30 March 2021
Of the four jail terms handed down in Crimea to punish the exercise of freedom of religion or belief, 54-year-old Jehovah's Witness Viktor Stashevsky received the longest so far. A Sevastopol court jailed him on 29 March for six and a half years, with a further seven years under restrictions, which are due to end in 2034. Seven more Crimean Jehovah's Witnesses are facing "extremism"-related prosecutions. Two were transferred in March from Investigation Prison to house arrest after nearly six months.
25 February 2021
Of the 13 individuals fined under Russia's "anti-missionary" laws in 2020 in Russian-occupied Crimea, 10 were imams leading meetings for worship in mosques outside the framework of the Russian-backed Crimean Muslim Board. "What will the state's next step be?" Seitosman Karaliyev asked in November 2020, after another imam was fined for not having documents approving his role leading the community. "Without an original certificate, will we no longer be allowed to conduct dua (prayer service) or jenazah (burial service)?"
20 November 2020
Of 20 known cases in 2020 to punish Crimean religious communities which fail to use their full legal name on websites or on meeting places, 13 related to websites (mostly the VKontakte site). Ten of these were fined one month's average wages. "We were saddened and in shock," said a member of one fined community. "The prosecutor told us we'd get a warning."
13 November 2020
"My husband does not admit any guilt," says Svetlana Sakada, wife of one of four Jehovah's Witnesses in pre-trial detention after 1 October raids in Sevastopol. She insists that Vladimir Sakada "has conducted no crimes against the foundations of the state". The four face up to ten years' imprisonment if convicted on "extremism"-related charges. Already on trial in Sevastopol facing the same charges is fellow Jehovah's Witness Viktor Stashevsky.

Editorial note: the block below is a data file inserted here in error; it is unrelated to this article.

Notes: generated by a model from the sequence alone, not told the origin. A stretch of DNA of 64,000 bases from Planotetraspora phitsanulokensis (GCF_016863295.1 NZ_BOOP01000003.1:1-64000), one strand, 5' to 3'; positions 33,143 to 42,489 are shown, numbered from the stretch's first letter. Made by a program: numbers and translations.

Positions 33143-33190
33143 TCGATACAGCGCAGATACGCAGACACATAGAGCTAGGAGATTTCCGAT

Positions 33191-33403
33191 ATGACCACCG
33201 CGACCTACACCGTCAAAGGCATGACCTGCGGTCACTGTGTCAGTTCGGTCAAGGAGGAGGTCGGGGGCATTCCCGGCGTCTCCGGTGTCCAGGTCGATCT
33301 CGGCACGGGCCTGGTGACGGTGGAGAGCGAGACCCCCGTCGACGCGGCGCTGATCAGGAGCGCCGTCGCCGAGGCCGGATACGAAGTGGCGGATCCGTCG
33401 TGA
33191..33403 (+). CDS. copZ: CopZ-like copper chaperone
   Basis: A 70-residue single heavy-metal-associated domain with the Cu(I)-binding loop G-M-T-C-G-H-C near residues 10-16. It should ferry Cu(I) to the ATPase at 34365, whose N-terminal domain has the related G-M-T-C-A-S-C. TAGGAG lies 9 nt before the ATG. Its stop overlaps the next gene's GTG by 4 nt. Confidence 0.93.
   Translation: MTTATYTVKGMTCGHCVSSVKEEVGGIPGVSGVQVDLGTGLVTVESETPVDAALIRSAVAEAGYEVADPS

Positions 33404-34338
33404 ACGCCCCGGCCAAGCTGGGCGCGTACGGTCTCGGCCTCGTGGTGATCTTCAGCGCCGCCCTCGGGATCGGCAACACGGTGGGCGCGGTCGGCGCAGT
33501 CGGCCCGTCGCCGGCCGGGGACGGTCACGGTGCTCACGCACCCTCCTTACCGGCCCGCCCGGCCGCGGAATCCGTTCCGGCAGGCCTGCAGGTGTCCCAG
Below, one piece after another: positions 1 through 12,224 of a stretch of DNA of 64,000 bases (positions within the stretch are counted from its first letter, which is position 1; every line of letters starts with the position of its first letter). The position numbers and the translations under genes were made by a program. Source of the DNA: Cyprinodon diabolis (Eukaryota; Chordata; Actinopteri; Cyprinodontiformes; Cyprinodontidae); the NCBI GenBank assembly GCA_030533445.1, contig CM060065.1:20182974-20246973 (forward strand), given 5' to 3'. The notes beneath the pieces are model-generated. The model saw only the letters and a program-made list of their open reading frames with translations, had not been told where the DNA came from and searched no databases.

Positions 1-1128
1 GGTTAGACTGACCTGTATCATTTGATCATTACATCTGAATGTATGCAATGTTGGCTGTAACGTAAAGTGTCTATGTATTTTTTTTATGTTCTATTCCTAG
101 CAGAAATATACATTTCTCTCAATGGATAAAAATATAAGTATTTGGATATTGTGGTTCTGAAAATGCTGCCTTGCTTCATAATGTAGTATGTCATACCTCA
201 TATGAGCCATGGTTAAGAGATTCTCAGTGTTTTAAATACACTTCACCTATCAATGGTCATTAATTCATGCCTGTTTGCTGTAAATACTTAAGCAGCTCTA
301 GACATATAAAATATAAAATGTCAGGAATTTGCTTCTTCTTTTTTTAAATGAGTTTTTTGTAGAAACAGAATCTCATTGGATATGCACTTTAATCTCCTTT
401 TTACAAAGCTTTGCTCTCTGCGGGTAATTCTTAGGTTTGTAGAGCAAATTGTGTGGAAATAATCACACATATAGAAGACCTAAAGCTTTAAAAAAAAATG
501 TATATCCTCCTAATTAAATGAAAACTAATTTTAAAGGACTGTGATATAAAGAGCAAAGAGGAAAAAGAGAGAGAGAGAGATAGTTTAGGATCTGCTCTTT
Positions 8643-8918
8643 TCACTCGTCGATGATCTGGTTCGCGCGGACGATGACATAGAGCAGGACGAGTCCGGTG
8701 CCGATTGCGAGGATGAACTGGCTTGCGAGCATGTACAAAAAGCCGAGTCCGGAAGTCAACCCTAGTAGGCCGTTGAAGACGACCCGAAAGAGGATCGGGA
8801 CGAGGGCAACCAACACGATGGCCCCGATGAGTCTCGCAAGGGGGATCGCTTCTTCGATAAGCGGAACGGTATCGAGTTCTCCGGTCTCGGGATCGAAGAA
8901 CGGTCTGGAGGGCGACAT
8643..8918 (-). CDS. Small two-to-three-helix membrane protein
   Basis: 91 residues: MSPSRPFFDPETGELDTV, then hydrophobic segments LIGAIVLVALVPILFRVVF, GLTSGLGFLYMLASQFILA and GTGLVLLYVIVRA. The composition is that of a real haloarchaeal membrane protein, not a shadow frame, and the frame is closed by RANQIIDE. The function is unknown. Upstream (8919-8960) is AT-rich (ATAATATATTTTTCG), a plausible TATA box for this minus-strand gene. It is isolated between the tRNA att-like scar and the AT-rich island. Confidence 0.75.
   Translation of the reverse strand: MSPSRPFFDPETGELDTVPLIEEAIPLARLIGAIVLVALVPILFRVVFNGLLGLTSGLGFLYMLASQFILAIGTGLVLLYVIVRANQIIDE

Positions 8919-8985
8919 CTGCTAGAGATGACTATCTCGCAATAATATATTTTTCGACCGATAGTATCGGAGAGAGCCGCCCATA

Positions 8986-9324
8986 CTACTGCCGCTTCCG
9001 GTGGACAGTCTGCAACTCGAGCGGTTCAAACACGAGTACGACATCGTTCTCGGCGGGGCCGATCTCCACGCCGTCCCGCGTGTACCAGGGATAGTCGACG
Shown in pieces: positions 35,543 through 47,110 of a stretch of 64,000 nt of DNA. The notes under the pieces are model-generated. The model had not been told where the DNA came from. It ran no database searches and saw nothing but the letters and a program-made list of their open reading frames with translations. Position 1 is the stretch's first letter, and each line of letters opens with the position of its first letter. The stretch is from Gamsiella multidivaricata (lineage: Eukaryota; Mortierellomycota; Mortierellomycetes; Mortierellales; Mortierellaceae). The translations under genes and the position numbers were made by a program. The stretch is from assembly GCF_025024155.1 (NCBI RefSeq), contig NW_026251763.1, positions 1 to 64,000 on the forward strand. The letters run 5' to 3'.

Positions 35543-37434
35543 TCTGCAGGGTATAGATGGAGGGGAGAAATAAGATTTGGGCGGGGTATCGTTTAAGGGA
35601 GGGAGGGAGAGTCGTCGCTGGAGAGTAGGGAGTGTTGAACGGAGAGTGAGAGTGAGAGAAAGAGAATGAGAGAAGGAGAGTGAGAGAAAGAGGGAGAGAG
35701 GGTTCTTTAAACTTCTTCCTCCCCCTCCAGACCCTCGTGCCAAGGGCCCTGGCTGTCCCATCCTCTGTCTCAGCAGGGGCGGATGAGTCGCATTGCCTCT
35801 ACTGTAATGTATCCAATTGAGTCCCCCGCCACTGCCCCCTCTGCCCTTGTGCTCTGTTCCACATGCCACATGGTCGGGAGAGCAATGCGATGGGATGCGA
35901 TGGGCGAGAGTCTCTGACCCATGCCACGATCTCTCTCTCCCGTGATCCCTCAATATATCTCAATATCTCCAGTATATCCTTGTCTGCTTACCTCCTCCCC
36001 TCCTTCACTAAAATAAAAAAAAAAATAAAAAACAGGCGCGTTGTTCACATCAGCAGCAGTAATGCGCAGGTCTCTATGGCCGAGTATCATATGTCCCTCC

12 November 2020
Prisoners of conscience Jehovah's Witnesses Sergei Filatov and Artyom Gerasimov are being denied letters sent to them. Muslim prisoner of conscience Renat Suleimanov is being denied letters sent in his own language of Crimean Tatar. He has been held for ten months in Kamenka Labour Camp's closed zone, in a cell holding 10 prisoners, but may be released in December. All were transferred illegally to jails in Russia.
18 August 2020
Officials have closed the mosque in Zavetnoye in Sovetsky District of eastern Crimea, which was handed to the community in 2004. Police and plain clothes officers raided it in March. In April, a court fined Imam Dilyaver Khalilov for leading Friday prayers. Asked how the Muslim community should worship now the authorities are seizing their place of worship, Emil Velilyayev, deputy head of Sovetsky District, responded: "There is no community there."
10 June 2020
In the third jailing in Russian-occupied Crimea on "extremism" charges to punish the exercise of freedom of religion and belief, Jehovah's Witness Artyom Gerasimov was jailed for six years after a prosecutor appealed against an earlier fine. Jailed earlier were Muslim Renat Suleimanov for four years and Jehovah's Witness Sergei Filatov for six years. Like Suleimanov and Filatov, Gerasimov expects to be sent to a prison in Russia.